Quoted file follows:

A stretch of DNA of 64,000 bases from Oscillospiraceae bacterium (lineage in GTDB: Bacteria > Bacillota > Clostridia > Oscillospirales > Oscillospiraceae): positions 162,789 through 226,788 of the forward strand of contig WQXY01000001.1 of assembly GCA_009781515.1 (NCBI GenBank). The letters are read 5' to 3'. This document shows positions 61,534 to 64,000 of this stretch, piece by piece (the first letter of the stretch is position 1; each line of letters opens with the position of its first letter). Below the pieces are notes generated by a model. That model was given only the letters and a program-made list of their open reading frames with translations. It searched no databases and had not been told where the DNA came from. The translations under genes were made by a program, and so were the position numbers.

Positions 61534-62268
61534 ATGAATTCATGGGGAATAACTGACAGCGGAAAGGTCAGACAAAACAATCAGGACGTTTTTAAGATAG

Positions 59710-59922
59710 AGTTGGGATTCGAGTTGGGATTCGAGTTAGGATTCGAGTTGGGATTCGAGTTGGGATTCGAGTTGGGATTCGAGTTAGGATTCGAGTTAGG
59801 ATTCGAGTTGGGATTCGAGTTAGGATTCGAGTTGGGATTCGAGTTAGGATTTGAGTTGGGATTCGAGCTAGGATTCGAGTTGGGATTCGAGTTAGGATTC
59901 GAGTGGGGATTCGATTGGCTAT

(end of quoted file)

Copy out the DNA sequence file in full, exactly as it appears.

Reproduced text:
A stretch of DNA of 64,000 bases from Oscillospiraceae bacterium (lineage in GTDB: Bacteria > Bacillota > Clostridia > Oscillospirales > Oscillospiraceae): positions 162,789 through 226,788 of the forward strand of contig WQXY01000001.1 of assembly GCA_009781515.1 (NCBI GenBank). The letters are read 5' to 3'. This document shows positions 61,534 to 64,000 of this stretch, piece by piece (the first letter of the stretch is position 1; each line of letters opens with the position of its first letter). Below the pieces are notes generated by a model. That model was given only the letters and a program-made list of their open reading frames with translations. It searched no databases and had not been told where the DNA came from. The translations under genes were made by a program, and so were the position numbers.

Positions 61534-62268
61534 ATGAATTCATGGGGAATAACTGACAGCGGAAAGGTCAGACAAAACAATCAGGACGTTTTTAAGATAG

Positions 59710-59922
59710 AGTTGGGATTCGAGTTGGGATTCGAGTTAGGATTCGAGTTGGGATTCGAGTTGGGATTCGAGTTGGGATTCGAGTTAGGATTCGAGTTAGG
59801 ATTCGAGTTGGGATTCGAGTTAGGATTCGAGTTGGGATTCGAGTTAGGATTTGAGTTGGGATTCGAGCTAGGATTCGAGTTGGGATTCGAGTTAGGATTC
59901 GAGTGGGGATTCGATTGGCTAT